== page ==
One day in 1997, Mrs. McGovern called her. There had been a terrible earthquake in Central America, and the U.S. government had passed a relief act allowing undocumented Nicaraguans and Salvadorans to stay in the country.

“Now I can get you a green card,” said Mrs. McGovern.

“Well,” said Cándida to herself, “I’ve been through my own personal earthquake, so maybe I qualify.”

“Any news about Ricardo?” added Mrs. McGovern.

“No, ma’am. Nothing.”


Cándida had just gotten up and turned on the radio when the blaring voice of the newscaster announced that a plane had rammed into the World Trade Center in New York. Cándida assumed some amateur pilot had swiped the wall. “Idiota!” she said out loud.

She switched to the music station, where they were playing “Ni tú ni nadie.” Cándida hummed along, lost in her calculations of Riqui’s school expenses—he had just begun classes at Santa Monica College. Suddenly, an announcer interrupted. A second plane had flown into one of the towers, he said, and a third was headed for Washington, D.C.

Cándida felt her stomach tighten. She remembered things. A presentiment of danger. An explosion. Guerrilla thugs stomping through the house. Neli’s screams. The statue of the Virgin crashing to the floor. “No,” she whispered. “No.”

A few months later she returned to the apartment to find Riqui in the living room with a Marine Corps recruiter. “Oh, God,” moaned Cándida. “¿Qué es esto?”

Riqui had grown into a handsome boy. He’d have been tall in El Salvador, but here he was average height, about 5 feet 10 inches. He had the same tiger eyes as his sister, the same wide brow and smooth brown skin. His black hair draped over his forehead seductively. He grabbed a shock of hair in his hand and smiled broadly at his mother.

“Take a good look, Mom, ’cause the next time you see me, I’ll have a buzz cut!”

“You just started college, Riqui.” She was struggling to stay calm.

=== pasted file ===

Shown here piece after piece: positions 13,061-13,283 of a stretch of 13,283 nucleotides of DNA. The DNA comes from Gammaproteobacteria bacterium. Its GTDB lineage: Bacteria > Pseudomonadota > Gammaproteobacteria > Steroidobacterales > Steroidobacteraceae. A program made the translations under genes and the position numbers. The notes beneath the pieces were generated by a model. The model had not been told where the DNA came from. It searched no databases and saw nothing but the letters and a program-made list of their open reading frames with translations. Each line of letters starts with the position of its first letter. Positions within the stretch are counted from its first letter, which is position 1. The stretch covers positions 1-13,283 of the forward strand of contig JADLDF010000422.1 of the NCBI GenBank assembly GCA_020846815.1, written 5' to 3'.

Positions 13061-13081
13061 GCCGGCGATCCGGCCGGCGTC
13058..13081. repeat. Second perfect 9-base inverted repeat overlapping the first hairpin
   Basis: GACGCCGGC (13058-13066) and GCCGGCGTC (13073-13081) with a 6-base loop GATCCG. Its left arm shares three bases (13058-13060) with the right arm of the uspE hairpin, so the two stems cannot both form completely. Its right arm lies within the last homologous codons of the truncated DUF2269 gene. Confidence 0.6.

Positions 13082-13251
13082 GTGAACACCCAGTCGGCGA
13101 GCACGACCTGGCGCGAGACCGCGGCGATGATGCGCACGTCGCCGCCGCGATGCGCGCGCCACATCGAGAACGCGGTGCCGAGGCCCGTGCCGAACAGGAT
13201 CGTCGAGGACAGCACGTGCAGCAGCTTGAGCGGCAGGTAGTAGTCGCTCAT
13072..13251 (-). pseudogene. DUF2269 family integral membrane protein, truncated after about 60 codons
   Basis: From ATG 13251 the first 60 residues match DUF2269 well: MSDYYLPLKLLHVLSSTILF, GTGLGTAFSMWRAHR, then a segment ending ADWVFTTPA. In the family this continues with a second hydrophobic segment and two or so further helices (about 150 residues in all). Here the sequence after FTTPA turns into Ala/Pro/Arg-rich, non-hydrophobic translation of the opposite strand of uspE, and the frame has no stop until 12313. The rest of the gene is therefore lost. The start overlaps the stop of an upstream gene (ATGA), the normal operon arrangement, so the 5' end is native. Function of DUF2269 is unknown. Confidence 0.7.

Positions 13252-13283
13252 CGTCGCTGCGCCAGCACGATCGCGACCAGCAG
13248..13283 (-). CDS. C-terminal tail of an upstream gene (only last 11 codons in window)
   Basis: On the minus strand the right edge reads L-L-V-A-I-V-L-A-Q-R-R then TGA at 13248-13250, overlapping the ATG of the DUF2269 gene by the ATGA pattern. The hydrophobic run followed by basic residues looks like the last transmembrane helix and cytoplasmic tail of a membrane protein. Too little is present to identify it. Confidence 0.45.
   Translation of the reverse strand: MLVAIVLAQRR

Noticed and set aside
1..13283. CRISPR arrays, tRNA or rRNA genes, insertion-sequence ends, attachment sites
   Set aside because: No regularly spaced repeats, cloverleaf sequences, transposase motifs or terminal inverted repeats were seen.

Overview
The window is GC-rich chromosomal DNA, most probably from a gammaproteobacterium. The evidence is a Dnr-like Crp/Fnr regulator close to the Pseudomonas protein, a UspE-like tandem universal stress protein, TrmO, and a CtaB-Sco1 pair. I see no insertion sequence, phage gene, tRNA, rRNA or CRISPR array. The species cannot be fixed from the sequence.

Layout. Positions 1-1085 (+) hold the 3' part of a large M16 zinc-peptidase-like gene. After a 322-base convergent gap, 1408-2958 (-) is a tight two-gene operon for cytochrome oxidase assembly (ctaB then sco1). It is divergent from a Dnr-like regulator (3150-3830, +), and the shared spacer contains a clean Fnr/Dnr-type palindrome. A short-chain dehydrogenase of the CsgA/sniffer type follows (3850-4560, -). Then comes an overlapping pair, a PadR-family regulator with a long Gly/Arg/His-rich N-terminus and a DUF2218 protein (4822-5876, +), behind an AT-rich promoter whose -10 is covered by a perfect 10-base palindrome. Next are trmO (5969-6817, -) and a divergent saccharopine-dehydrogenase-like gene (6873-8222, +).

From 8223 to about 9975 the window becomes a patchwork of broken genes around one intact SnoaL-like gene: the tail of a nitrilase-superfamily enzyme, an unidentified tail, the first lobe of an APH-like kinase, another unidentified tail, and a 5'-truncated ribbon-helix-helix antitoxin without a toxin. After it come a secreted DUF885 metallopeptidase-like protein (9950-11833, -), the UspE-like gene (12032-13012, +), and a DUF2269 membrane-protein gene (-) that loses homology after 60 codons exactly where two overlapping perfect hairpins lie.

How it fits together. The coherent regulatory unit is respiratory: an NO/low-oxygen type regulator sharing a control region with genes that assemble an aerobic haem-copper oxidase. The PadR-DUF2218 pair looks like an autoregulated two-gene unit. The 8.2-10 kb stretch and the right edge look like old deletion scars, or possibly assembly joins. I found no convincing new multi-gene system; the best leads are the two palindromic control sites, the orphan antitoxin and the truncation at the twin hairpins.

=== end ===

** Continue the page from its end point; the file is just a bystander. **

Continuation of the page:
“This country gave us a home, Mom. And now we’re at war.”

Cándida started to sob. “But we’re not citizens,” she said finally.

The recruiter, a tall black man with a no-nonsense demeanor, gazed over her head. “He’s nineteen years old and a legal resident, ma’am. He can sign up.”

The recruiter left. Riqui sat on the table, legs wide, eyes twinkling, already with that cocky Marine grin.

She had to admit she was proud. But she was also scared, so scared she felt nauseous.

“Listen, Mom,” said Riqui, suddenly serious, “a long time ago...back protected me. I couldn’t defend you...or my sister.” His voice was gentle. “But I’m never going to let anything bad happen to you again.”

Cándida was still sobbing and shivering.

“Look,” said Riqui. “I’m going to show you something.”

He went into his room and came back with a paper. Under the image of an eagle with outstretched wings were the words “U.S. Citizenship and Naturalization Services.” He pointed to the text he had highlighted in yellow: “Special provisions of the Immigration and Nationality Act (INA) authorize U.S. Citizenship and Immigration Services (USCIS) to expedite the application and naturalization process for current members of the U.S. armed forces and recently discharged members.”

“You see, Mom? If I serve, we can become citizens. No more worrying about la migra or renewing green cards.”

“Don’t do it for me, Riqui. I’d rather live in the shadows forever.”

Days later the phone rang. When she thought about it afterward, it felt as though the whole scene had taken place in slow motion. It was the call she’d been expecting—and dreading. An official was calling from San Salvador. Ricardo was dead, he said. No details.

Cándida steadied herself against the wall. Now her son was going off to war. Would there someday be another call? She had already lost her daughter and her husband. “Oh, Holy Virgin,” she prayed, “watch over him.”

The sleeplessness started even before Riqui left for boot camp. During the day, Cándida dozed on her feet. At night, she lay awake for hours, calculating Riqui’s chances for survival. So far, only thirty-seven U.S. soldiers had died in Afghanistan. A tiny number. But if it was your kid who got hit... She started taking Excedrin PM—first one, then two, three, four. When she did fall into a fitful sleep, she dreamed of bombs and burning tanks. During the day, she contemplated suicide.

“Honey,” said Carolyn, squeezing Candida’s shoulders, “you have to get some help.” Furrows had formed over Carolyn’s brow. Her chin had grown spongy. But her hair was still blond—she knew how to apply hair color, after all—and she was still as kind and caring as ever. Cándida thought she was lucky to have her for a friend.

The doctor wrote a prescription for Ambien, but it didn’t help. In March 2003, the United States invaded Iraq, and in August, Riqui announced that he was being deployed. He was full of bravado. Lots of loud music and talk of kicking ass.

Cándida became morose and obsessed with the news. She began to suffer from shortness of breath. She prayed, but found no relief. Gloom followed her around like an ugly black dog. Strangely, at the salon, no one but Carolyn knew anything was wrong. Cándida somehow kept up appearances, even though she felt as though she were suffocating.